This is the third and final installment of my annual preview-review, featuring boxing’s traditional glory divisions from middleweight to heavyweight. In the previous two segments I rationalized that readers who visit various boxing websites must notice how easy it is for journalists to make lofty predictions. Many writers are certain in the knowledge that few will remember what they wrote in a year’s time. So, every year I venture back in time and review my predictions from the previous year. I, again, encourage readers to take a look around the ‘Net. I don’t think you will find another boxing website or publication taking the time to analyze their editorials from the recent past.
In this 2009 Preview Review, I revisit my predictions in every weight class for a champion who will stay, a champion who will go and a boxer to watch out for. I do not make any changes to the predictions from last year; removing any temptation to make myself look better through minor removal of irrelevant content. This means I have to separate this feature into three parts, in order to keep the word count below that of a Stephen King novel. At the end of each prediction I apply a simple grade, from A to F, along with an opinion on how the prognostication turned out.
Champion who will stay: Arthur Abraham
What I said: Those who have been read my articles in the past know that I was a backer of Abraham from the start, and maintain he has been the best middleweight for the last three years. I think he bests any middleweight put in front of him, and has already shown he can compete above the 160 pound limit with little problems. He will have one weak mandatory defense to make in 2009, but could also clash with both Felix Sturm and Kelley Pavlik before the year is over. Despite what should be a full schedule and two tough fights, he is the type of fighter that will adapt and overcome a wide range of styles.
Grade B- : I give myself a passing grade despite Abraham no longer holding an alphabet belt. And why not? My pick did not lose a fight last year, and only moved up in weight out of frustration born from not being able to get Kelly Pavlik or Felix Sturm in the ring with him. Abraham abdicated his title by moving up in weight, but the German slugger also made two title defenses in 2009. Late in the year moved up to hand Jermain Taylor an impressive beat down at 168 pounds. It’s likely Abraham would have retained the title if he chose to stay at middleweight for the rest of the year, even if the opponents name was Kelly Pavlik or Felix Sturm. Too bad neither bout materialized, and maybe Pavlik and Sturm are better off fighting each other given what Abraham is doing at a higher weight class.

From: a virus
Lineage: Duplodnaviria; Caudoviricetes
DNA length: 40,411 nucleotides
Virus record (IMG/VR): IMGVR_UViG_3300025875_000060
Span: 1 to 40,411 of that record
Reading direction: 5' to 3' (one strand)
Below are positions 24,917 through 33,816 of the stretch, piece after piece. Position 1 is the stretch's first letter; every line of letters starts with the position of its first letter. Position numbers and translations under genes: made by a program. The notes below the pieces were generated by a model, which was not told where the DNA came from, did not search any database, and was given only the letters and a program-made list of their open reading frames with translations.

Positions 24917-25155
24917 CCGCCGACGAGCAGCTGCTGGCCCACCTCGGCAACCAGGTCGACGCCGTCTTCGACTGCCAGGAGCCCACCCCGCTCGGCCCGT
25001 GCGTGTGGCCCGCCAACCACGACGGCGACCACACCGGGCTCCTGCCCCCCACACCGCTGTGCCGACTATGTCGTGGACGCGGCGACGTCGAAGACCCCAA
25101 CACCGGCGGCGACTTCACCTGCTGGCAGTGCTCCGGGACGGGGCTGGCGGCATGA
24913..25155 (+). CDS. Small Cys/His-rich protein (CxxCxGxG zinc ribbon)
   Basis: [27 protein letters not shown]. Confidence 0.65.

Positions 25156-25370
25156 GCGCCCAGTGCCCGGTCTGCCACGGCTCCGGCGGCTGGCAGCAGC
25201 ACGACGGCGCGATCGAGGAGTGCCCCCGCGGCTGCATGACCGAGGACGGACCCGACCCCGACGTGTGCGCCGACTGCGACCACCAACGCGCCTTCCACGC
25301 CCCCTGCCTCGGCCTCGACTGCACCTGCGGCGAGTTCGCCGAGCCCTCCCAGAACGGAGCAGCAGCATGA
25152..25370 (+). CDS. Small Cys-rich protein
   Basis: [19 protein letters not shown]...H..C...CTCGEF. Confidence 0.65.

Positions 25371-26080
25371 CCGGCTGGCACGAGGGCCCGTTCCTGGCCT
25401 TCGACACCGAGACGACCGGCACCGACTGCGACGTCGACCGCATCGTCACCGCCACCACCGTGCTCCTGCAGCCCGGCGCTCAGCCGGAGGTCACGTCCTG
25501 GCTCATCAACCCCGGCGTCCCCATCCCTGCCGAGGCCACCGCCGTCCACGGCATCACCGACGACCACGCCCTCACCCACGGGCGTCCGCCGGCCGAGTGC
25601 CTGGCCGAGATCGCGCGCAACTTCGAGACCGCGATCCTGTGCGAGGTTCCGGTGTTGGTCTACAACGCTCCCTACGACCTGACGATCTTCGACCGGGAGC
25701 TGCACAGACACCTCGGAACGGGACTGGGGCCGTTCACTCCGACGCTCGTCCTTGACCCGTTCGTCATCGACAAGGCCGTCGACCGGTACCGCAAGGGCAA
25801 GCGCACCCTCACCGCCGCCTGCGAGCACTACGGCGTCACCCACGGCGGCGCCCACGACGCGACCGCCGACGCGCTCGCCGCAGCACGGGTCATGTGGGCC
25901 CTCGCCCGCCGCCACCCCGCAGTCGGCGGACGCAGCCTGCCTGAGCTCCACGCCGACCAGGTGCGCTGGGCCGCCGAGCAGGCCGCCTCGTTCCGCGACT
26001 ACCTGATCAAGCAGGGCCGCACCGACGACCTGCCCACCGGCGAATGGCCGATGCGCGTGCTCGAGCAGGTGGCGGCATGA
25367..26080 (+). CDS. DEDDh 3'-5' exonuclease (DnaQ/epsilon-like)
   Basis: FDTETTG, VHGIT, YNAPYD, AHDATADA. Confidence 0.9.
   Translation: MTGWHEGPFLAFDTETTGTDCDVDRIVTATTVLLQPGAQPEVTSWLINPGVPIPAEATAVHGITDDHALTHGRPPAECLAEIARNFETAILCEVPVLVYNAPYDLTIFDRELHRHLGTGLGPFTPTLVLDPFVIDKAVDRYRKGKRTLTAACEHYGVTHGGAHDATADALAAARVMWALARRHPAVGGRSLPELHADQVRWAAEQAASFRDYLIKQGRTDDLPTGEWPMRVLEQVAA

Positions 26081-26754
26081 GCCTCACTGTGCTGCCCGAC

Champion who will go: Felix Sturm
What I said: A tough choice between the German and our own Kelly Pavlik. I went with Sturm because he has a higher caliber of challenger within the WBA’s top ten, and Pavlik should be able to avoid Abraham longer then Sturm. The number one challenger to Sturm’s title is the capable Anthony Mundine, and Sturm has been untracked by a quality banger with good boxing skills. I am also concerned about Pavlik keeping his weight down, or that Top Rank moves him up in weight to avoid a clash with Abraham then announce. After which they announce a non-title clash with Abraham would not be monetarily unfeasible. In the end an all German grudge match between Abraham and Sturm is likely for 2009, so that is the main reason I am picking Sturm to lose his title.
Grade D : I could not have gotten a passing grade with either of my choices, but would have looked slightly better had I picked Pavlik. I believed money would dictate a Sturm Abraham bout last year, but Abraham got tired of waiting and moved up to 168 pounds in search of glory after he was rebuffed in negotiations by team Sturm. That fight would have been a great match-up, and probably would have resulted in a passing grade for me in this category. No “F” though, since this was not a glaring failure.
Will rise in 2009: Daniel Geale
What I said: Aussie prospects have been letting me down recently, but I find myself left with Geale on the strength of one big victory and a lack of other quality upstarts. The best of a mediocre batch, beating out the overrated John Duddy (as my last name suggests, it hurts me to say that) and East Europeans Dmitry Pirog and Grzegorz Proksa on the basis of his win over Daniel Dawson. In that victory Geale took a drastic step up in competition, comprehensively outboxing his undefeated countryman. It is the only really good victory on his resume, but it showed off the amateur stars mix of speed, accuracy, and movement. In that fight he did well to ignore a cut over his left eye, and absorbed good punches in the middle rounds. Has attracted Jeff Fenech to his side as well, a man that can get Geale big fights against the worlds elite.
Grade C- : I gave myself the lowest possible passing grade because Geale lost a fight last year, but the Aussie entered most worldwide rankings in the process. Geale’s setback was a controversial split decision to countryman Anthony Mundine, but the closeness of the bout was reflected by Geale entering The Ring magazines top ten rankings. Returned with a win over Samir Barbosa to round out the year. In general elevated his status in 2009, proving once-again that a loss is not always a bad thing for young fighters.
Champion who will stay: Mikkel Kessler